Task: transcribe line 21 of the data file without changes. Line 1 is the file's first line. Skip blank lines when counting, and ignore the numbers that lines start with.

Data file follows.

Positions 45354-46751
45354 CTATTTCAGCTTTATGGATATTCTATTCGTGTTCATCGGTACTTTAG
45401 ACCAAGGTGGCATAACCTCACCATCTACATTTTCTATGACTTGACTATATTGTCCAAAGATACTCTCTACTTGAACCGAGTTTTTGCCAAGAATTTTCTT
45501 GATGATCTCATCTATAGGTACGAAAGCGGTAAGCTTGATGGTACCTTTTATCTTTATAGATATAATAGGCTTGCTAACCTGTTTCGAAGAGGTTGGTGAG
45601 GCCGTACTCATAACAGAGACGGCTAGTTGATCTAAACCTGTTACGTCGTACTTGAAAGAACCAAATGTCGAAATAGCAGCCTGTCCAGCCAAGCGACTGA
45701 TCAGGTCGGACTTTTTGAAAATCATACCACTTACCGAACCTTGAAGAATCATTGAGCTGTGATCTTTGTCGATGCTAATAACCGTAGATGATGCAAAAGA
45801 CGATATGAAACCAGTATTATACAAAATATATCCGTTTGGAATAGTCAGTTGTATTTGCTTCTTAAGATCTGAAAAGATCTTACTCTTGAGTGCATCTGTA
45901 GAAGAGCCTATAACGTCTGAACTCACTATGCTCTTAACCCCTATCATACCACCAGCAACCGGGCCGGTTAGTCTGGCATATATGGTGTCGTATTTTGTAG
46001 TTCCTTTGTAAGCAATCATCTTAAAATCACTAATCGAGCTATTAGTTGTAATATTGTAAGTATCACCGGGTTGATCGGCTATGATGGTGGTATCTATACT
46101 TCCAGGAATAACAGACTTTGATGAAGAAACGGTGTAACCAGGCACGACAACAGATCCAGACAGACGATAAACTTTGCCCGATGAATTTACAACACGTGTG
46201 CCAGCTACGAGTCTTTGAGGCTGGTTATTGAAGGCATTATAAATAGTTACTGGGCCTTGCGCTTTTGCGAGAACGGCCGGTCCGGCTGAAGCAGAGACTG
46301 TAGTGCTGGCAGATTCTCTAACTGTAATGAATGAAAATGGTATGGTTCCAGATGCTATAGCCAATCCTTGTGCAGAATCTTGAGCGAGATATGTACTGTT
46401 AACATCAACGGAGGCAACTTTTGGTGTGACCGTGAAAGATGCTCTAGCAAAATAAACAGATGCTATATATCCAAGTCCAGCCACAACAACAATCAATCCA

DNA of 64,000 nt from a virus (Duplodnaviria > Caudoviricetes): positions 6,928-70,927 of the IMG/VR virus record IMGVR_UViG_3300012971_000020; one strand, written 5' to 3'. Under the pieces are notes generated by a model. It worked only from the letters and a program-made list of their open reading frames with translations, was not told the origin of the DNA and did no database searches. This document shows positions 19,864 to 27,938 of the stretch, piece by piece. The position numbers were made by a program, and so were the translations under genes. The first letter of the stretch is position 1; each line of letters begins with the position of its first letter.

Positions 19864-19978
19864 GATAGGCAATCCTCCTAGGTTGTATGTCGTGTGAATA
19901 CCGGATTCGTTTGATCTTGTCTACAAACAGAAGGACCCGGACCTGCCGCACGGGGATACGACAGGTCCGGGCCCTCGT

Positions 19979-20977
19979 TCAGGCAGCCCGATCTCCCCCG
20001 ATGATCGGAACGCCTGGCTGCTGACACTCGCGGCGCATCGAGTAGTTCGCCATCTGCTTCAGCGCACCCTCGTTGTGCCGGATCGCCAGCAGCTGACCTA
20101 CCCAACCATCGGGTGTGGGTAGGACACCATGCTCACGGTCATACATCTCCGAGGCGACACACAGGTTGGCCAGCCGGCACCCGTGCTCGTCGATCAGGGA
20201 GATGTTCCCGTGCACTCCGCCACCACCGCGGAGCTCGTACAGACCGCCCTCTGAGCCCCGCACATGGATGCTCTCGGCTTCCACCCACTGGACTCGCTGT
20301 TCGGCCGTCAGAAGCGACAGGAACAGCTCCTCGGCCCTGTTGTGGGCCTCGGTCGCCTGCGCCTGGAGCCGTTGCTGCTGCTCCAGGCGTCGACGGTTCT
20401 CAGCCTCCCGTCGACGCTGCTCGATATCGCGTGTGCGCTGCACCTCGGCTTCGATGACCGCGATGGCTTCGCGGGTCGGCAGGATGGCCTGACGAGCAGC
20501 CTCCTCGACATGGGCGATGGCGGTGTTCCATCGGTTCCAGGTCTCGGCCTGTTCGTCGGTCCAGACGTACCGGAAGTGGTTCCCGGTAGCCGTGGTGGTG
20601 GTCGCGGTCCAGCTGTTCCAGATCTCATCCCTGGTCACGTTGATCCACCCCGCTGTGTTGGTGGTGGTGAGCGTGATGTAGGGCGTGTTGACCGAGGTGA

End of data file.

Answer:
20101 CCCAACCATCGGGTGTGGGTAGGACACCATGCTCACGGTCATACATCTCCGAGGCGACACACAGGTTGGCCAGCCGGCACCCGTGCTCGTCGATCAGGGA